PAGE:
Suits Between Two or More States

The extension of federal judicial power to controversies between states and the vesting of original jurisdiction in the Supreme Court of suits to which a state is a party had its origin in experience. Prior to independence, disputes between colonies claiming charter rights to territory were settled by the Privy Council. Under the Articles of Confederation, Congress was made “the last resort on appeal” to resolve “all disputes and differences . . . between two or more States concerning boundary, jurisdiction, or any other cause whatever,” and to constitute what in effect were ad hoc arbitral courts for determining such disputes and rendering a final judgment therein. When the Philadelphia Convention met in 1787, serious disputes over boundaries, lands, and river rights involved ten states.1042 It is hardly surprising, therefore, that during its first 60 years the only state disputes coming to the Supreme Court were boundary disputes1043 or that such disputes constitute the largest single number of suits between states. Since 1900, however, as the result of the increasing mobility of population and wealth and the effects of technology and industrialization, other types of cases have occurred with increasing frequency.

Boundary Disputes: The Law Applied.

Of the earlier ex- amples of suits between states, that between New Jersey and New York1044 is significant for the application of the rule laid down earlier in Chisholm v. Georgia that the Supreme Court may proceed ex parte if a state refuses to appear when duly summoned. The long drawn out litigation between Rhode Island and Massachusetts is of even greater significance for its rulings, after the case had been pending for seven years, that though the Constitution does not extend the judicial power to all controversies between states, yet it does not exclude any,1045 that a boundary dispute is a justiciable and not a political question,1046 and that a prescribed rule of decision is unnecessary in such cases. On the last point, Justice Baldwin stated: “The submission by the sovereigns, or states, to a court of law or equity, of a controversy between them, without prescribing any rule of decision, gives power to decide according to the appropriate law of the case (11 Ves. 294); which depends on the subject-matter, the source and nature of the claims of the parties, and the law which governs them. From the time of such submission, the question ceases to be a political one, to be decided by the sic volo, sic jubeo, of political power; it comes to the court, to be decided by its judgment, legal discretion and solemn consideration of the rules of law appropriate to its nature as a judicial question, depending on the exercise of judicial power; as it is bound to act by known and settled principles of national or municipal jurisprudence, as the case requires.”1047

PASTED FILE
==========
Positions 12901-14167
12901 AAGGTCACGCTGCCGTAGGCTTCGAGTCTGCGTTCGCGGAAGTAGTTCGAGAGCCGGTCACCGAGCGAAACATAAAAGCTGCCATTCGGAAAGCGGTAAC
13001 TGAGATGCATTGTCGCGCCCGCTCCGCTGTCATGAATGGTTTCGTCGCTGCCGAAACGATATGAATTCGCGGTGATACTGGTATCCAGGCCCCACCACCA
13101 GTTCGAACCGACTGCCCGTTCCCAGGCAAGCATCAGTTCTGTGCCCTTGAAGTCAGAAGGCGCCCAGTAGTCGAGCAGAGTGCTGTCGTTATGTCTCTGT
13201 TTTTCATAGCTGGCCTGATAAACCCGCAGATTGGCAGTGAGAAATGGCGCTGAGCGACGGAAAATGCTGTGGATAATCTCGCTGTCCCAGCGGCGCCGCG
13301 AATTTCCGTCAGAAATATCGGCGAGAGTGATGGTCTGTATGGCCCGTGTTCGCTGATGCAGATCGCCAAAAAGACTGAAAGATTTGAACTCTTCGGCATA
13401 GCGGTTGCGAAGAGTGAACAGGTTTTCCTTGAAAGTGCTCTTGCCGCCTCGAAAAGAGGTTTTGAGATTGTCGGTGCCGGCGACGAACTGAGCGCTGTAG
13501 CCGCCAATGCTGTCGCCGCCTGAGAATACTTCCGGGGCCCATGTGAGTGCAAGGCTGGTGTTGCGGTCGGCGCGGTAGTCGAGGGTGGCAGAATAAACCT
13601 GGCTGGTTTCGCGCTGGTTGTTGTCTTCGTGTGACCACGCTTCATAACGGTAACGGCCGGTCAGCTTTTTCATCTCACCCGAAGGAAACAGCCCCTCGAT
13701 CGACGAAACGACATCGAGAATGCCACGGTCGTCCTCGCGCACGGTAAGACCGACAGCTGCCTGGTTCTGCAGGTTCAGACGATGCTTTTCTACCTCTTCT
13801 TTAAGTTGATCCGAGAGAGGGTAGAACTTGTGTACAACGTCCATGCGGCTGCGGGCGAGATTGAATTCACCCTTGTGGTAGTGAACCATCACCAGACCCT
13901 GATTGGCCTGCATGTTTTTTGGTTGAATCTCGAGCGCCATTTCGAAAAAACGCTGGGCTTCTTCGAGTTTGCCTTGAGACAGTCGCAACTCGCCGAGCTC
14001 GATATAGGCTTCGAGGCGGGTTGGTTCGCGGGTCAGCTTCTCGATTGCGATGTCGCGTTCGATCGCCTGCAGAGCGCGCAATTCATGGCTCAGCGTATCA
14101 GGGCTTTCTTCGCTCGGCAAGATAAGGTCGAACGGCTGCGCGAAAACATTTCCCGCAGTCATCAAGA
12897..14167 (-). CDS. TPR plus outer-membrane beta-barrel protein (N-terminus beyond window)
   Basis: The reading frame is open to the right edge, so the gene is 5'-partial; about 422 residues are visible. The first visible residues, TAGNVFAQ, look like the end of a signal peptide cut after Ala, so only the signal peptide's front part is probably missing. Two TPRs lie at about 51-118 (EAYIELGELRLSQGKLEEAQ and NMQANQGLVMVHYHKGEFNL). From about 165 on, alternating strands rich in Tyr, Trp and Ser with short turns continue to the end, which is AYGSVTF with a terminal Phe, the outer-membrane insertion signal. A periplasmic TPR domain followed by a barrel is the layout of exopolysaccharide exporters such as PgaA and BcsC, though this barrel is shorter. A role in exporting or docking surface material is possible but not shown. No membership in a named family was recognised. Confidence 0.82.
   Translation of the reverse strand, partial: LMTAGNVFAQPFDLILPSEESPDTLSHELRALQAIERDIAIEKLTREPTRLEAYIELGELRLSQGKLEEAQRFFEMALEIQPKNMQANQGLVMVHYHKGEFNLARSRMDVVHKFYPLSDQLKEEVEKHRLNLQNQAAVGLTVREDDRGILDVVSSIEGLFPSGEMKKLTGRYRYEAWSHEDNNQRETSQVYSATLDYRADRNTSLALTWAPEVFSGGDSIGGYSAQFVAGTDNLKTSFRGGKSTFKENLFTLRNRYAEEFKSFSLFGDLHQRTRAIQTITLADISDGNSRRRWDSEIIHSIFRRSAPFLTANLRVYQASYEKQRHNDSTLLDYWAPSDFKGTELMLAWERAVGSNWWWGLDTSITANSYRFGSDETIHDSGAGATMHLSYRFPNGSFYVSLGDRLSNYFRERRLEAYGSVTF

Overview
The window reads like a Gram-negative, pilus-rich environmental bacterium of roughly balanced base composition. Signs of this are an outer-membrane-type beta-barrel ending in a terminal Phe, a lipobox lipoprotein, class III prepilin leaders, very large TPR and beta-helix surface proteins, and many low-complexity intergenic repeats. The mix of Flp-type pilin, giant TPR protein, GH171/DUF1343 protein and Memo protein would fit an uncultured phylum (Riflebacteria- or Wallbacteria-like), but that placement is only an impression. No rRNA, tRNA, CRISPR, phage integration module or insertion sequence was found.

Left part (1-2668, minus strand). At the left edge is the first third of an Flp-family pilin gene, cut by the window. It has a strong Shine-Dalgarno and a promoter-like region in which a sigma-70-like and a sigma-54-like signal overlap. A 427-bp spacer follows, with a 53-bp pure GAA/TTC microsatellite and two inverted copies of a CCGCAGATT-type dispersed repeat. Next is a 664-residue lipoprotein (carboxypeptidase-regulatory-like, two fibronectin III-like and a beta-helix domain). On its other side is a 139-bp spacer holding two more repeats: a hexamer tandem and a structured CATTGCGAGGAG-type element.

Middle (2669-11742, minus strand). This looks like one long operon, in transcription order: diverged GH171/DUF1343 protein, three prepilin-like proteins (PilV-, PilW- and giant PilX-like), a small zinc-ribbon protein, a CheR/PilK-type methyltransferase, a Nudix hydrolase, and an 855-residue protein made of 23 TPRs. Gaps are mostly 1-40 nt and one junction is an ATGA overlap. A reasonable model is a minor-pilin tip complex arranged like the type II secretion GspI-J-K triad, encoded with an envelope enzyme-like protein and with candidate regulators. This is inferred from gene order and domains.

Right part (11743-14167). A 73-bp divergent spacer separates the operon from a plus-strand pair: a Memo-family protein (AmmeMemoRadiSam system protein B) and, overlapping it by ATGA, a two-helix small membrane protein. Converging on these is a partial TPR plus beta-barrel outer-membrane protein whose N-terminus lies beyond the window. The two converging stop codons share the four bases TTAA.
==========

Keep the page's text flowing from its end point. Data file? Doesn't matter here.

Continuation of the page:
Modern Types of Suits Between States.